• 412.12 Lashing Tongues - The slat hits a frame.
      • 412,121 (Self Employed) Service Tongues - British Columbia.
      • 412.122 Serving Tongue Games - The older reed parts of the organ.
    • 412.13 Piercing tabs - The lamella cuts through a precisely fitting opening.
      • 412.131 (self-employed) punch tongues - (e.g .: the single-tone car horn.)
      • 412132 breakdown tongue games - NB. The finger holes that are present - as in the Chinese Sheng - do not serve to change the pitch and are therefore not to be regarded as finger holes (e.g. harmonium , harmonica , accordion .)
    • 412.14 Ribbon Tongues - The wind goes against the sharpness of a stretched ribbon. The acoustic process has not yet been investigated. - (British Columbia.)
  • 412.2 Non-self-sounding interruption instruments - the interrupter is moved without the help of the air.
    • 412.21 Wandelaerophone - The interrupter is moved in its own plane. (e.g .: hole siren, wave siren.)
    • 412.22 Vortex Aerophones - The breaker rotates on its axis. Floating wood, floating disc, blade fan.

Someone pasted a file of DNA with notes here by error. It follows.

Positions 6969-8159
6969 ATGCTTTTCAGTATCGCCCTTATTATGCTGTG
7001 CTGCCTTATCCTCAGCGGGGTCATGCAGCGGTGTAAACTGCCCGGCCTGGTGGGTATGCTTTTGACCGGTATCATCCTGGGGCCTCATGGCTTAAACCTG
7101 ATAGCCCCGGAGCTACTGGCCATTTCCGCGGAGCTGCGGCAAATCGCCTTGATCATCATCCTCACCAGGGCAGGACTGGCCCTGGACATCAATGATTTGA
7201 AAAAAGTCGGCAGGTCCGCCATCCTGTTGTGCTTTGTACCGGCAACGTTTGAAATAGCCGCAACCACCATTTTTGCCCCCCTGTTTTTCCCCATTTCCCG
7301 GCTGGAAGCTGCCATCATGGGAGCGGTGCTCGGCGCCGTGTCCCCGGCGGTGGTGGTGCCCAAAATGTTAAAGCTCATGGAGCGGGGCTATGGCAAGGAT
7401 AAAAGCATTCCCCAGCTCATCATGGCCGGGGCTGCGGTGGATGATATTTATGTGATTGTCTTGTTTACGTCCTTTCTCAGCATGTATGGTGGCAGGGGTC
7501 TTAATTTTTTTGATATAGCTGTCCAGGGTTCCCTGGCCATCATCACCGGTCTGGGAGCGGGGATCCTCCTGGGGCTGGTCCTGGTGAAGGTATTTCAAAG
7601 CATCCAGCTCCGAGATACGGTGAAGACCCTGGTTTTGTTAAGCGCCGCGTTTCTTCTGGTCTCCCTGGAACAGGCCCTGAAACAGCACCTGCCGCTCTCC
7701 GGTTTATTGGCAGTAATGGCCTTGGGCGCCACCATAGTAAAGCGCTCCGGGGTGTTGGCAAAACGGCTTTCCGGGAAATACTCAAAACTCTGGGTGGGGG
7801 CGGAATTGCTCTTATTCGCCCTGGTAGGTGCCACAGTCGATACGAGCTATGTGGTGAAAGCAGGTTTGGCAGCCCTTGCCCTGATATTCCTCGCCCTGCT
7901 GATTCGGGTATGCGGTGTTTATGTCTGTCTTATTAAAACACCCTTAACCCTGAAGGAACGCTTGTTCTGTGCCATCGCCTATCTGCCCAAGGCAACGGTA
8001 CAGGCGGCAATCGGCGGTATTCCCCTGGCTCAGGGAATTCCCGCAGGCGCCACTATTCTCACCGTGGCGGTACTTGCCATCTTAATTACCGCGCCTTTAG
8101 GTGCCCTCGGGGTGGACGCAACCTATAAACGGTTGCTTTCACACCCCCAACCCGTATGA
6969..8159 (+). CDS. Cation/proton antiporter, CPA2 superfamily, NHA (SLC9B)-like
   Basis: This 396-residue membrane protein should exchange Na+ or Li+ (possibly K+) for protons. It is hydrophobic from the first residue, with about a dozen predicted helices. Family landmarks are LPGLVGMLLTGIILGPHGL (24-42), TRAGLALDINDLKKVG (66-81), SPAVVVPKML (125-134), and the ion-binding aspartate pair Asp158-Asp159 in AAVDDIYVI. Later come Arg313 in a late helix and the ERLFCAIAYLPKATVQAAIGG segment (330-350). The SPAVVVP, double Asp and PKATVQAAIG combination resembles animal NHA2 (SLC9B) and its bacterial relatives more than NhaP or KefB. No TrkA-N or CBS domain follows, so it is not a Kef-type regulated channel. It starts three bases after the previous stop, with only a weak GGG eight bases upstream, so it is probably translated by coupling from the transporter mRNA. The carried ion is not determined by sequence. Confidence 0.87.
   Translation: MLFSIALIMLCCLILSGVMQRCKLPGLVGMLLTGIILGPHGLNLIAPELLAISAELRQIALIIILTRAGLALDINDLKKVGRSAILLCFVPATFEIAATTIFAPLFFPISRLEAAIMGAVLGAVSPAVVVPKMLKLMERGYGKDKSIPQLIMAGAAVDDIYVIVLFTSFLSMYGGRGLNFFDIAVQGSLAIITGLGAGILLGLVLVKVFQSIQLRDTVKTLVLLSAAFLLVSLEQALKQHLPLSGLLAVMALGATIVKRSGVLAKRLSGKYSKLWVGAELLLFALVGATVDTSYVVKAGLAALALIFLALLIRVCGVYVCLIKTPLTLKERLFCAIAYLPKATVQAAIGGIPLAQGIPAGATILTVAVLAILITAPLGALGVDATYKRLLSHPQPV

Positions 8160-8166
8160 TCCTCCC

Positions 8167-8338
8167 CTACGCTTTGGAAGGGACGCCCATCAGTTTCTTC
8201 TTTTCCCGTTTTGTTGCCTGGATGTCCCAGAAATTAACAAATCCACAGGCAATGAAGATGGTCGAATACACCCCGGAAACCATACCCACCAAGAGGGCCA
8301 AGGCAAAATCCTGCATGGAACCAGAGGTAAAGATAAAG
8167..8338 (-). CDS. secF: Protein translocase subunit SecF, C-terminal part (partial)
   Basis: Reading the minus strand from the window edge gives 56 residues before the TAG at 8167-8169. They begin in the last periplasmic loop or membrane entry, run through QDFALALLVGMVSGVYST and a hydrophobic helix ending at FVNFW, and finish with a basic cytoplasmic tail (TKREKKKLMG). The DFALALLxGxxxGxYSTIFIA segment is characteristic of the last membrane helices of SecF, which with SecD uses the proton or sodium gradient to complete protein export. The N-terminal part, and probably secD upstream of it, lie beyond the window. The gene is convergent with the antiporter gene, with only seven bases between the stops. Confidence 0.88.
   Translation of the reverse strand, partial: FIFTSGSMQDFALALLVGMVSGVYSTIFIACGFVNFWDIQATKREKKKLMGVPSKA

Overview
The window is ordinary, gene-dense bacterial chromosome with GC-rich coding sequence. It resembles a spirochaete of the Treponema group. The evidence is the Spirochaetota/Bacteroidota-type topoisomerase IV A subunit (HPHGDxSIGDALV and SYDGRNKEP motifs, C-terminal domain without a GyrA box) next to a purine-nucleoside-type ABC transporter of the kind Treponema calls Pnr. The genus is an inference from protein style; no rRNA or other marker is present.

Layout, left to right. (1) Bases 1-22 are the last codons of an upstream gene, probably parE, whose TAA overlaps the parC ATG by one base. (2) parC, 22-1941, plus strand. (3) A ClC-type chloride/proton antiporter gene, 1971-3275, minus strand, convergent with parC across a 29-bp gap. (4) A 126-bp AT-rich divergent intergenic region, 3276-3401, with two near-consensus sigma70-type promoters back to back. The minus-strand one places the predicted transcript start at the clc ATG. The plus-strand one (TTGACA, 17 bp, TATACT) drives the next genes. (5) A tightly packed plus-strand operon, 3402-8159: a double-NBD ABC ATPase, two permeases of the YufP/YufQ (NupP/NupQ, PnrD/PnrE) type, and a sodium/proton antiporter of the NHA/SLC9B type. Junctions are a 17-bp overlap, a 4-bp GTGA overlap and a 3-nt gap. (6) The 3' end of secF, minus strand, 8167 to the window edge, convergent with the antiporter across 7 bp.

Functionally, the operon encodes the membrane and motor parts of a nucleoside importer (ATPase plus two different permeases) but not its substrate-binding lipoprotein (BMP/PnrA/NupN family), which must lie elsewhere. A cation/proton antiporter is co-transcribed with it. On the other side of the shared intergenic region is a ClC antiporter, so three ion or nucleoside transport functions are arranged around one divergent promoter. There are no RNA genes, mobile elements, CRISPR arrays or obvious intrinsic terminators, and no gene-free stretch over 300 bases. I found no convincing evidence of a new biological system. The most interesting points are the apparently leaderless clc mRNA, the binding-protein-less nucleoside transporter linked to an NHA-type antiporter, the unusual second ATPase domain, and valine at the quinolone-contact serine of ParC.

Explosivaerophone (413)

The air receives a one-time compression boost. - Firecracker.

Wind instruments (actual) (42)

The vibrating air is limited by the instrument itself.

Cutting instruments or flutes (421)

A band-shaped air stream hits a cutting edge.

  • 421.1 Flutes without core gap - The player himself creates a band-shaped air stream with his lips.
    • 421.11 Longitudinal Flutes - The player blows against the sharp edge of the upper opening of a tube.
      • 421.111 single longitudinal flutes
        • 421.111.1 Open single longitudinal flutes The lower end of the flute is open.
          • 421.111.11 Without finger holes - Bengal.
          • 421.111.12 With finger holes - almost all over the world.
        • 421.111.2 Punched single longitudinal flutes - The lower end of the flute is closed.
          • 421.111.21 Without finger holes - The hollow key.
          • 421.111.22 With finger holes - especially New Guinea.
      • 421.112 Longitudinal Flute Playing or Panpipes - Several differently tuned longitudinal flutes are connected to one instrument.
        • 421.112.1 Open pan flutes